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a feeling : no really new music can be recorded any more.
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Hunter T Wolfe
Hunter T Wolfe
1595 posts

Re: a feeling : no really new music can be recorded any more.
Aug 30, 2008, 14:10
A different angle on this is that even if the musical structure of a song isn't exactly revolutionary, the lyrics can still be saying something new, whether offering a uniquely personal perspective or commenting on something topical. Julian's recent songs are an excellent example- musically you could say they could have been recorded anytime in the last 40 years, but lyrically they definitely belong to the 21st Century.

I'm a big fan of The Song myself, although it seems that a lot of people here aren't particularly; preferring 'soundscapes' and wotnot, and that many prefer instrumental music or just blank out the words on the grounds that most rock n' rollers don't know what they're talking about and so should shut up/be ignored.

But for me a new song is worthwhile and new and worth hearing and even pushing things forward if it says something new, or even says something old in a new way, or has a particularly witty, pleasing or thought-provoking turn of phrase. For me a song is 50% music and 50% lyrics, and if it's well-written, but not hackneyed, then it's valid.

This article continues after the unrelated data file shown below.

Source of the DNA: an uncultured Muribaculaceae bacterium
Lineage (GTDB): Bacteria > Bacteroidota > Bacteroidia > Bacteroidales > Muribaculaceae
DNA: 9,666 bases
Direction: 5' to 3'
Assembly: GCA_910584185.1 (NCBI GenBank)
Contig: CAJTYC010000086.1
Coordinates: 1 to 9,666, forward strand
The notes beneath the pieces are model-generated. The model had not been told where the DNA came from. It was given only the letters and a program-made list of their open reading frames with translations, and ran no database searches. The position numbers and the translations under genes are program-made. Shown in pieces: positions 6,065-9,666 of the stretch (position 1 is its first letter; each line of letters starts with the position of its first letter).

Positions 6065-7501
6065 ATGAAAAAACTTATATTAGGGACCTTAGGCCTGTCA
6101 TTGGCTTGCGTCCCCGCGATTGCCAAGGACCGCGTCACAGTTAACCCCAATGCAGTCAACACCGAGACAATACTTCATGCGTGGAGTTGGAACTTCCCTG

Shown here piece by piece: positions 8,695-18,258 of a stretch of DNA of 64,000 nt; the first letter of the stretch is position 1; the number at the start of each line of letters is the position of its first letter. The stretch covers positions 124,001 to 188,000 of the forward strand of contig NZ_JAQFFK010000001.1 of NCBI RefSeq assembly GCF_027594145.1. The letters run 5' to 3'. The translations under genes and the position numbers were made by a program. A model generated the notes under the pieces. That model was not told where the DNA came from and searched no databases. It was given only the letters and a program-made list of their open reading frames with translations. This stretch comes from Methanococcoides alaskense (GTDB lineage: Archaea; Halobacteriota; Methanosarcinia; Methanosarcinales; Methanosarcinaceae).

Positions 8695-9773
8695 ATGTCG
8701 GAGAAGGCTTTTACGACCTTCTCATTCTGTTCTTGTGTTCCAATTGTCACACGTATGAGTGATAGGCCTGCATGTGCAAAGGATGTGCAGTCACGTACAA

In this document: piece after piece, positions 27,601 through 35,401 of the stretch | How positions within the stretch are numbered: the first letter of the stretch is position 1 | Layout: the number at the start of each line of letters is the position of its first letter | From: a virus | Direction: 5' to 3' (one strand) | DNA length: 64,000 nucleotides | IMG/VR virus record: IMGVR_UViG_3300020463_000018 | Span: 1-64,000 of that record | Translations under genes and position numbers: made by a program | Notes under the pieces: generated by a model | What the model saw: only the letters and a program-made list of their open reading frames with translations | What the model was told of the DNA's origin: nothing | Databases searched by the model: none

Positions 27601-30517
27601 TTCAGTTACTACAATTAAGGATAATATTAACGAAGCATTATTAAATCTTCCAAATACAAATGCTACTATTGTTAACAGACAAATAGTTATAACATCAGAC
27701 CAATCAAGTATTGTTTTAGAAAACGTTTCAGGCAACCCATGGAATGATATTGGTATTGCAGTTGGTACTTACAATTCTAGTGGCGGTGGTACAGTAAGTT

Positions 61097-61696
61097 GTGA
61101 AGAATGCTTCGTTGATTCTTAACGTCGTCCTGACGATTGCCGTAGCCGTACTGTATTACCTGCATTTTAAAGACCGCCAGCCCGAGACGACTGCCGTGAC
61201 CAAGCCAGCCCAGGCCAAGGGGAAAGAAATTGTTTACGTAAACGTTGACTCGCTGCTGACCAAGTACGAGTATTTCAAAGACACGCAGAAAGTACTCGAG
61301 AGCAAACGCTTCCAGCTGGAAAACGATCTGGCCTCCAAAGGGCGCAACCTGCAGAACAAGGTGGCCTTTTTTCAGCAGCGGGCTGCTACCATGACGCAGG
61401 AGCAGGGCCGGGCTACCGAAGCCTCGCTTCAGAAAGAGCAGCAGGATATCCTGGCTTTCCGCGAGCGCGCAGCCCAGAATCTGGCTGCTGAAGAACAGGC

Folk music has survived for hundreds of years on the same basic tunes and just lyrics being updated and given a new twist; to a lesser extent, and over a shorter period of time, so has reggae, with set rhythms being recycled beneath new words.

Personally I think that more people are listening to, and getting deeply involved with, a wider range of music than ever before. But lyrics seem to have really been devalued. There are exceptions that prove there's a demand for new songs with something to say, though: Alex Turner of The Arctic Monkeys is pretty second-rate in my opinion, but it's encouraging that people have latched onto him as a lyricist and storyteller, because it shows they crave that element. Likewise the surge in mainstream popularity for the great Leonard Cohen. And of course rap music has always emphasised lyrical content, although depressingly it's the lazier writers who seem to gain the most popularity these days, while some dazzling lyricists with new things to say about contemporary life remain underground.
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